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Pope says a Jesuit is sterile without self-emptying, restlessness for God’s glory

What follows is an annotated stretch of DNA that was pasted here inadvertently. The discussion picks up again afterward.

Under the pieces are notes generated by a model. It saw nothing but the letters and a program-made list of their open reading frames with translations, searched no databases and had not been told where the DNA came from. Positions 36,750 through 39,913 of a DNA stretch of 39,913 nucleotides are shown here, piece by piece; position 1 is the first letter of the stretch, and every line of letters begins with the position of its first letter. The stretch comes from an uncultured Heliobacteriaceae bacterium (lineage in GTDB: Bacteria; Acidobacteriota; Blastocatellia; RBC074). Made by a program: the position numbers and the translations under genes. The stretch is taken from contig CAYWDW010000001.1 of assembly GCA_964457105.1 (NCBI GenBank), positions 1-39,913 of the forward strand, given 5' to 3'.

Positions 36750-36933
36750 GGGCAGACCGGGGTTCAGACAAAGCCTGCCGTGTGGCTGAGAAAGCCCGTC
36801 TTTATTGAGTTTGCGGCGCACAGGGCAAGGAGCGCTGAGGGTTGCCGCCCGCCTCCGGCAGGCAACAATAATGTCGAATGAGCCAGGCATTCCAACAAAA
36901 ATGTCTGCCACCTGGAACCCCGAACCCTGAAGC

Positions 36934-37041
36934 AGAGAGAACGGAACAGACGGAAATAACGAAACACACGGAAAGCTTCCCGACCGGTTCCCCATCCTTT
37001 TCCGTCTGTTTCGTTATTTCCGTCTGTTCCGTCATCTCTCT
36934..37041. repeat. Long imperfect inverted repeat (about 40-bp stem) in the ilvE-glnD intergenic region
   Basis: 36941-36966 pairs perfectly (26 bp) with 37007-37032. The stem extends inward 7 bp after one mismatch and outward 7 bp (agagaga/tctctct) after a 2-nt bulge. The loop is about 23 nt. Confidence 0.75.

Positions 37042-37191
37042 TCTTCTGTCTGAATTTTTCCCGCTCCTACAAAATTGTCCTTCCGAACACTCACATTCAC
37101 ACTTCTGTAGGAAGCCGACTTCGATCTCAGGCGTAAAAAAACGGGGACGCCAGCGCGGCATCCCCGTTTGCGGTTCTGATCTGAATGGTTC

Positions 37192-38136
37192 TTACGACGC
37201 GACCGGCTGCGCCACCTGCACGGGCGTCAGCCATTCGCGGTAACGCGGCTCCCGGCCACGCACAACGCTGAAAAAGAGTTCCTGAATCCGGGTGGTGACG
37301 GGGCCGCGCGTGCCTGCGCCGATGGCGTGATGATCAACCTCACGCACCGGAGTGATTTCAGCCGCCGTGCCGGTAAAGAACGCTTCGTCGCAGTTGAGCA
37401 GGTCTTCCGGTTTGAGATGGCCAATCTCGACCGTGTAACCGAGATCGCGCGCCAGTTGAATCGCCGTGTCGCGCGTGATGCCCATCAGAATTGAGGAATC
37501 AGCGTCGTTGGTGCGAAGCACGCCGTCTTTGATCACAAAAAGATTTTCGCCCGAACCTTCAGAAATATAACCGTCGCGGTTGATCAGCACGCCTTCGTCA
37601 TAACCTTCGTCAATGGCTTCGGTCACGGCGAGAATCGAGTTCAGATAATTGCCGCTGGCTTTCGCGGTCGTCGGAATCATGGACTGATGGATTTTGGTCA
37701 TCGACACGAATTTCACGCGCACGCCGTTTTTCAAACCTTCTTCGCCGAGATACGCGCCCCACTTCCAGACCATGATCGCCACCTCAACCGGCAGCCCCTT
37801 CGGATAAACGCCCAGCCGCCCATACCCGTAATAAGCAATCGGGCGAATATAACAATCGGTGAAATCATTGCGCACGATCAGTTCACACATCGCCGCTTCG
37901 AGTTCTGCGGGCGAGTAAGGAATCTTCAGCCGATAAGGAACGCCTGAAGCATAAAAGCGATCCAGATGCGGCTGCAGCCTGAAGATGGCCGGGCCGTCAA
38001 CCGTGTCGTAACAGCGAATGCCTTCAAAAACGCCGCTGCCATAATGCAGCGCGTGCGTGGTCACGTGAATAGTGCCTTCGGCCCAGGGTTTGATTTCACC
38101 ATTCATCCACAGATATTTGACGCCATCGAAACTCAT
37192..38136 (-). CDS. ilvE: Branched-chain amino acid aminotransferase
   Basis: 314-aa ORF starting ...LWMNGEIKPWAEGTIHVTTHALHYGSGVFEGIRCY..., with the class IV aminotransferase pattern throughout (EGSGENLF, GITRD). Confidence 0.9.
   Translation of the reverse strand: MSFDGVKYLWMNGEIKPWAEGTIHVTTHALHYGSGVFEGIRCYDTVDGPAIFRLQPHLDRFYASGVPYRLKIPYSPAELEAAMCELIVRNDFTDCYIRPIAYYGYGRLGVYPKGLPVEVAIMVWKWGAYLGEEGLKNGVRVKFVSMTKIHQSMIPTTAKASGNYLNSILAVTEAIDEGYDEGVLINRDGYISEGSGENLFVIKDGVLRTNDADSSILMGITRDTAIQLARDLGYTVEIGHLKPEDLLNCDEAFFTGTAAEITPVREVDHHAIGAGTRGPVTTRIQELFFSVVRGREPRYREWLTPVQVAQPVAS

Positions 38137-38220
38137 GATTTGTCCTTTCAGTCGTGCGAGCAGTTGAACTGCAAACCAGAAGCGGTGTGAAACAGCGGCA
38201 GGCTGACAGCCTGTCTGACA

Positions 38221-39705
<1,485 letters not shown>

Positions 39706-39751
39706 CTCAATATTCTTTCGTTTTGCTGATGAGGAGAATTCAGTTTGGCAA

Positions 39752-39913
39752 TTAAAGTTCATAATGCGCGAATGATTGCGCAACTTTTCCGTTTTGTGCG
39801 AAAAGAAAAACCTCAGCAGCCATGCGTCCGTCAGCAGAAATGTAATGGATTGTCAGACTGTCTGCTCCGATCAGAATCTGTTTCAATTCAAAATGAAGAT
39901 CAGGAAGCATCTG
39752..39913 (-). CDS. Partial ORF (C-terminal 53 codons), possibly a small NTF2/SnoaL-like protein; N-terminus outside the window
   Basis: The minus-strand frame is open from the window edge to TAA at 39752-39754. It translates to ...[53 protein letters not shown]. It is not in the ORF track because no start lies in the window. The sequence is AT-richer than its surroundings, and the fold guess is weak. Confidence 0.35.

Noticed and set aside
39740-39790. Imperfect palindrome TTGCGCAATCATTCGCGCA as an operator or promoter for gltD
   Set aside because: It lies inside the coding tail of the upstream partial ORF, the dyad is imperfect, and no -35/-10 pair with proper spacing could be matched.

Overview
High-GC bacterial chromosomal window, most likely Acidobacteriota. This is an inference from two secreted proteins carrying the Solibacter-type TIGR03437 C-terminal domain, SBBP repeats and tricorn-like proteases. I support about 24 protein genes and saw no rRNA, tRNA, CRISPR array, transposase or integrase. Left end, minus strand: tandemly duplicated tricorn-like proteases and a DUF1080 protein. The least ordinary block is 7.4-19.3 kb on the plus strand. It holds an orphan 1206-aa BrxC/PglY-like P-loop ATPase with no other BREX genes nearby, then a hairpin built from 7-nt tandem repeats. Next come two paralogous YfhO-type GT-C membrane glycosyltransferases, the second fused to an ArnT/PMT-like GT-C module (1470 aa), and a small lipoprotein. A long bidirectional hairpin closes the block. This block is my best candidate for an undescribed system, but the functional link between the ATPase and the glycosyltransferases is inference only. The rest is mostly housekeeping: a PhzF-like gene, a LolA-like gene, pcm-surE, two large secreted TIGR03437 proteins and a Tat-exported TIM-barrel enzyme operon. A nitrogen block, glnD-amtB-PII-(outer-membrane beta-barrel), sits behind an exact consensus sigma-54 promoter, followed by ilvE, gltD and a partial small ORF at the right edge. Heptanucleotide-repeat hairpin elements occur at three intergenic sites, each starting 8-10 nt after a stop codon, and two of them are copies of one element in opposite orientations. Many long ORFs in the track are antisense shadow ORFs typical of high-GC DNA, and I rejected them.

January 03, 2014 - Pope Francis on Friday paid a visit to Rome’s Church of the Gesù, to celebrate the Jan 3rd feast of the Holy Name of Jesus, the namesake of the Society of Jesus or Jesuits. The Pope, history’s first Jesuit pontiff, celebrated Holy Mass in the mother Church of the Jesuits where he paid homage to the co-founder of the Jesuit order, St. Peter Faber, whom he declared a saint on Dec. 17. In his homily, the Pope explained to a packed church that Jesuits who bear the name of Jesus, must have “the same sentiments of Christ, think like Him, love like Him, see like Him, walk like Him and do like him with the very sentiments of Christ’s heart.” But this cannot be unless one empties his heart to self-abasement like Jesus did. The centre of the Society of Jesus is Christ and His Church, and if God is not at the centre, the Pope warned, the Society is disoriented. Self-emptied and open minded, a Jesuit always looks out for the greater glory of God in the horizon that always surprises us – a restlessness which the Pope described as “holy and beautiful”. In this regard, the Pope asked his fellow Jesuits to examine their conscience whether their hearts have maintained this restlessness and anxiety or instead have become atrophied, easy-going and closed in themselves. “One needs to search for God in order to find him, and to find him in order to search for him again and always,” the Pope said, adding, “without this restlessness we become sterile.” In this regard, the Pope held out St. Peter Faber as a model, a man of great dreams who learnt from St. Ignatius of Loyola how to blend his restless yet exquisite sensibility with the capacity to take decisions. Pope Francis also reminded Jesuits that the power of the Church does not live in itself and in its ability to organize, but rather it hides itself in the deep waters of God, in which Faber excelled. The Jesuit Pope spoke about the tempatation of linking linking the proclamation of the Gospel with inquisitorial beatings of condemnation. On the contrary, the Pope said, "the Gospel is preached gently, fraternally , with love." Explaining at length the spirituality of St. Faber, the Pope said we Jesuits are small and sinners, but we want to be soldiers under the banner of the Cross in the Society marked by the name of Jesus.




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